Shale Gas Escapes Stringent EU Environmental Directive
The EU agreed to move forward on new rules to assess the environmental impact of oil and gas exploration, without specifically citing mandatory impact assessments for shale gas developments, as was recommended by a Parliamentary commitee.
Permanent Representatives the Member States voted in favor of the final compromise text of Environmental Impact Assessment' (EIA) Directive on the assessment of the effects of certain public and private projects on the environment.
The EU stated that the changes were undertaken to "correct shortcomings, reflect ongoing environmental and socio-economic changes, streamline the EIA process and strengthen its quality, enhance policy coherence creating synergies with other EU legislative instruments. At the same time it aims at ensuring a high level of protection of the environment and of human health."
Nations such as Britain which favour shale gas development, had lobbied against regulations at the EU level fearing that it would impair development of its shale exploration industry.
British Prime Minister David Cameron had appealed to directly to European Commission President Jose Manuel Barroso, arguing against stringent rules for shale gas and Owen Paterson, the UK Environment Secretary, hosted a series of private dinners in Brussels in an attempt to persuade ministers from other EU countries to back Britain’s case.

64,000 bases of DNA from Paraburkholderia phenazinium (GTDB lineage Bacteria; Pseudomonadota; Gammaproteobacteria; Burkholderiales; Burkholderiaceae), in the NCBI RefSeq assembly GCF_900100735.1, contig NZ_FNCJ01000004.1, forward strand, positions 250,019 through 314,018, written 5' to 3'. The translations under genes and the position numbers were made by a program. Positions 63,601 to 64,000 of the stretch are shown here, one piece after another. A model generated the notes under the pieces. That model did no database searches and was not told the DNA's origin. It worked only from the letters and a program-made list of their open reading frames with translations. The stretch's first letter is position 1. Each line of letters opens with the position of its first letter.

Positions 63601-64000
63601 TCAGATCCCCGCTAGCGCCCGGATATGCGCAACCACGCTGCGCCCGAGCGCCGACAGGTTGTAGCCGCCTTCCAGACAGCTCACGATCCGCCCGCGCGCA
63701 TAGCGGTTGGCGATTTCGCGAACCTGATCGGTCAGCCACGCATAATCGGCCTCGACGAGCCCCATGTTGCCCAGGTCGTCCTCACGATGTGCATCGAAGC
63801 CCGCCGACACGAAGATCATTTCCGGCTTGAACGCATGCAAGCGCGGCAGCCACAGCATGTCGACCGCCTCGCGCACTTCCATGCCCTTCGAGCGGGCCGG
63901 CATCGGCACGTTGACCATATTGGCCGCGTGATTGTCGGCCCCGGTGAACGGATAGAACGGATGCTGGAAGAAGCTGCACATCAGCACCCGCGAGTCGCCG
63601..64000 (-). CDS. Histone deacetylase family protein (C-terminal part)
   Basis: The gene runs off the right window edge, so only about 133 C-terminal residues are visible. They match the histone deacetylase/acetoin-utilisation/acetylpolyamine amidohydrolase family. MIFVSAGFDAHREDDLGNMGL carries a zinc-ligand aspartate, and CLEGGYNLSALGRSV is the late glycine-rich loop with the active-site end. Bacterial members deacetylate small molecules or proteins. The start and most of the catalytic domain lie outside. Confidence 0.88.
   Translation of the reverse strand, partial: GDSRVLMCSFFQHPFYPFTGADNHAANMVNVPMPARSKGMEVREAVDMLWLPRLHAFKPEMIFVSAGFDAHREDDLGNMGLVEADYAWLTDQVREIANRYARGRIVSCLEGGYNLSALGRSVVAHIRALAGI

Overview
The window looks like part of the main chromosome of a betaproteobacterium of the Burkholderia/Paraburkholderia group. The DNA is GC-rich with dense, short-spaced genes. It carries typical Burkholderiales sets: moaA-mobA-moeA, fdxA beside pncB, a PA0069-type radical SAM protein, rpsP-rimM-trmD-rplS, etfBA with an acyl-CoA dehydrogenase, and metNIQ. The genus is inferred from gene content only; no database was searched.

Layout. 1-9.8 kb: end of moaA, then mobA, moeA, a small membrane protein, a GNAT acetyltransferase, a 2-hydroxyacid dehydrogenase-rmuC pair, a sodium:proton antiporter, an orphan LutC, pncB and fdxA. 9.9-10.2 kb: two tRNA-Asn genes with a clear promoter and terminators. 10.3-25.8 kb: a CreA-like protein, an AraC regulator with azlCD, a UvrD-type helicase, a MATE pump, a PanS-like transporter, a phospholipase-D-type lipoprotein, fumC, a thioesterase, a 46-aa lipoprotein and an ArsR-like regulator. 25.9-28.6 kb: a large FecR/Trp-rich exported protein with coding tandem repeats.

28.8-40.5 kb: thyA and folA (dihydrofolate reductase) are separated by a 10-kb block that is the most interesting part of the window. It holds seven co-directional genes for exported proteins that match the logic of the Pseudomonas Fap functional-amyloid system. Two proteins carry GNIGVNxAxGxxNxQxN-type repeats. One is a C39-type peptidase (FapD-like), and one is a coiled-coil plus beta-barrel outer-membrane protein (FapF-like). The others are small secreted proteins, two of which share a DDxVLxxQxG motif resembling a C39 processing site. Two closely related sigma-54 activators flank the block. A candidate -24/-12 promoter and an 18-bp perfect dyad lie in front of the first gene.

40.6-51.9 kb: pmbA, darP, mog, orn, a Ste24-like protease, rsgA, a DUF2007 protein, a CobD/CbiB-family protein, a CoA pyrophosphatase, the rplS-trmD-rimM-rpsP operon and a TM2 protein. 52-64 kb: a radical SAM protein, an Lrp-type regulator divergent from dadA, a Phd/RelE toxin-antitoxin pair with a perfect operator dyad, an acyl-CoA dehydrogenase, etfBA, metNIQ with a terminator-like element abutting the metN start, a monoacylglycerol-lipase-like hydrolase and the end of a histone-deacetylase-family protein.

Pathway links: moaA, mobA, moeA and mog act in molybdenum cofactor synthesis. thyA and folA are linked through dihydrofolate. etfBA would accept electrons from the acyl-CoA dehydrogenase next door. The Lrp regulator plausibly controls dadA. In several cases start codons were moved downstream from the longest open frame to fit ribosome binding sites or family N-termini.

In a statement, the Minister of Environment of Lithuania Valentinas Mazuronis commented:
“We tried to find a rational solution within the Council and with the European Parliament, which would allow to improve the quality and compatibility of EIA processes in the EU. To this end, we aimed at finding a reasonable and balanced agreement without fundamental changes of the underlying Directive. As a result minimum quality requirements for different elements of environmental impact assessment process, ensuring a better integration of the EIA results into the decision-making procedures and improving the effectiveness of public participation and information will be established.”
Shale gas development in the EU is covered by 17 different pieces of legislation, but no specific law on regulation of the unconventional gas has been approved at the EU level
Read an Interview with Valentinas Mazuronis, environment minister of Lithuania HERE